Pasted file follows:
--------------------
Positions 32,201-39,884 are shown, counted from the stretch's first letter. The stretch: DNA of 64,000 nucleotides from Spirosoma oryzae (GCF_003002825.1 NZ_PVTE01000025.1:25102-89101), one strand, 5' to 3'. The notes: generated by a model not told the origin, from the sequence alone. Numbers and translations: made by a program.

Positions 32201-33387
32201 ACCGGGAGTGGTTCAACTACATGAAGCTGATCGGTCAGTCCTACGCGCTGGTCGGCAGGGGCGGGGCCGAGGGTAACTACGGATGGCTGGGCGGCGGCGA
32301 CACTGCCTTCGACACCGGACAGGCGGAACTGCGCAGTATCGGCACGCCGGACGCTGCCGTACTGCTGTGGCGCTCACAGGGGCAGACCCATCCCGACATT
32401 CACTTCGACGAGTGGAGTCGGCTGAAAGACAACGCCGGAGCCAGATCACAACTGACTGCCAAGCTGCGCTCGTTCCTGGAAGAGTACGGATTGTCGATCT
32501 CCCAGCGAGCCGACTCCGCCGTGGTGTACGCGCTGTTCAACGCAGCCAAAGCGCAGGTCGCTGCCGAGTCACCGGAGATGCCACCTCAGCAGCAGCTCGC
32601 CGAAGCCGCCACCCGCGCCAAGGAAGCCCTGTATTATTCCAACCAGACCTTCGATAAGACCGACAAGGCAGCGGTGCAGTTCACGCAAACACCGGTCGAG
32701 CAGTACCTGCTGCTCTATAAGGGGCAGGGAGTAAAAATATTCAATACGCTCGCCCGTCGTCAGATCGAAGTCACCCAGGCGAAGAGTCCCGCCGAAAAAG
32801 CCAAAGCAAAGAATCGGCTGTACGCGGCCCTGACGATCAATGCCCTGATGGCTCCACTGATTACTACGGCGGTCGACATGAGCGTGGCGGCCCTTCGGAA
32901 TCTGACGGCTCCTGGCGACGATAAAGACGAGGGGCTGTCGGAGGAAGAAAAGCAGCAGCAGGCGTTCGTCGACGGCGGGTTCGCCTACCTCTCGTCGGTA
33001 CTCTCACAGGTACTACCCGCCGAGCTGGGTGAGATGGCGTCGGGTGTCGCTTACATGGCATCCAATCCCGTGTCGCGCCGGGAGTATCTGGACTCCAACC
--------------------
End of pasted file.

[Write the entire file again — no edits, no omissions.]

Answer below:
Positions 32,201-39,884 are shown, counted from the stretch's first letter. The stretch: DNA of 64,000 nucleotides from Spirosoma oryzae (GCF_003002825.1 NZ_PVTE01000025.1:25102-89101), one strand, 5' to 3'. The notes: generated by a model not told the origin, from the sequence alone. Numbers and translations: made by a program.

Positions 32201-33387
32201 ACCGGGAGTGGTTCAACTACATGAAGCTGATCGGTCAGTCCTACGCGCTGGTCGGCAGGGGCGGGGCCGAGGGTAACTACGGATGGCTGGGCGGCGGCGA
32301 CACTGCCTTCGACACCGGACAGGCGGAACTGCGCAGTATCGGCACGCCGGACGCTGCCGTACTGCTGTGGCGCTCACAGGGGCAGACCCATCCCGACATT
32401 CACTTCGACGAGTGGAGTCGGCTGAAAGACAACGCCGGAGCCAGATCACAACTGACTGCCAAGCTGCGCTCGTTCCTGGAAGAGTACGGATTGTCGATCT
32501 CCCAGCGAGCCGACTCCGCCGTGGTGTACGCGCTGTTCAACGCAGCCAAAGCGCAGGTCGCTGCCGAGTCACCGGAGATGCCACCTCAGCAGCAGCTCGC
32601 CGAAGCCGCCACCCGCGCCAAGGAAGCCCTGTATTATTCCAACCAGACCTTCGATAAGACCGACAAGGCAGCGGTGCAGTTCACGCAAACACCGGTCGAG
32701 CAGTACCTGCTGCTCTATAAGGGGCAGGGAGTAAAAATATTCAATACGCTCGCCCGTCGTCAGATCGAAGTCACCCAGGCGAAGAGTCCCGCCGAAAAAG
32801 CCAAAGCAAAGAATCGGCTGTACGCGGCCCTGACGATCAATGCCCTGATGGCTCCACTGATTACTACGGCGGTCGACATGAGCGTGGCGGCCCTTCGGAA
32901 TCTGACGGCTCCTGGCGACGATAAAGACGAGGGGCTGTCGGAGGAAGAAAAGCAGCAGCAGGCGTTCGTCGACGGCGGGTTCGCCTACCTCTCGTCGGTA
33001 CTCTCACAGGTACTACCCGCCGAGCTGGGTGAGATGGCGTCGGGTGTCGCTTACATGGCATCCAATCCCGTGTCGCGCCGGGAGTATCTGGACTCCAACC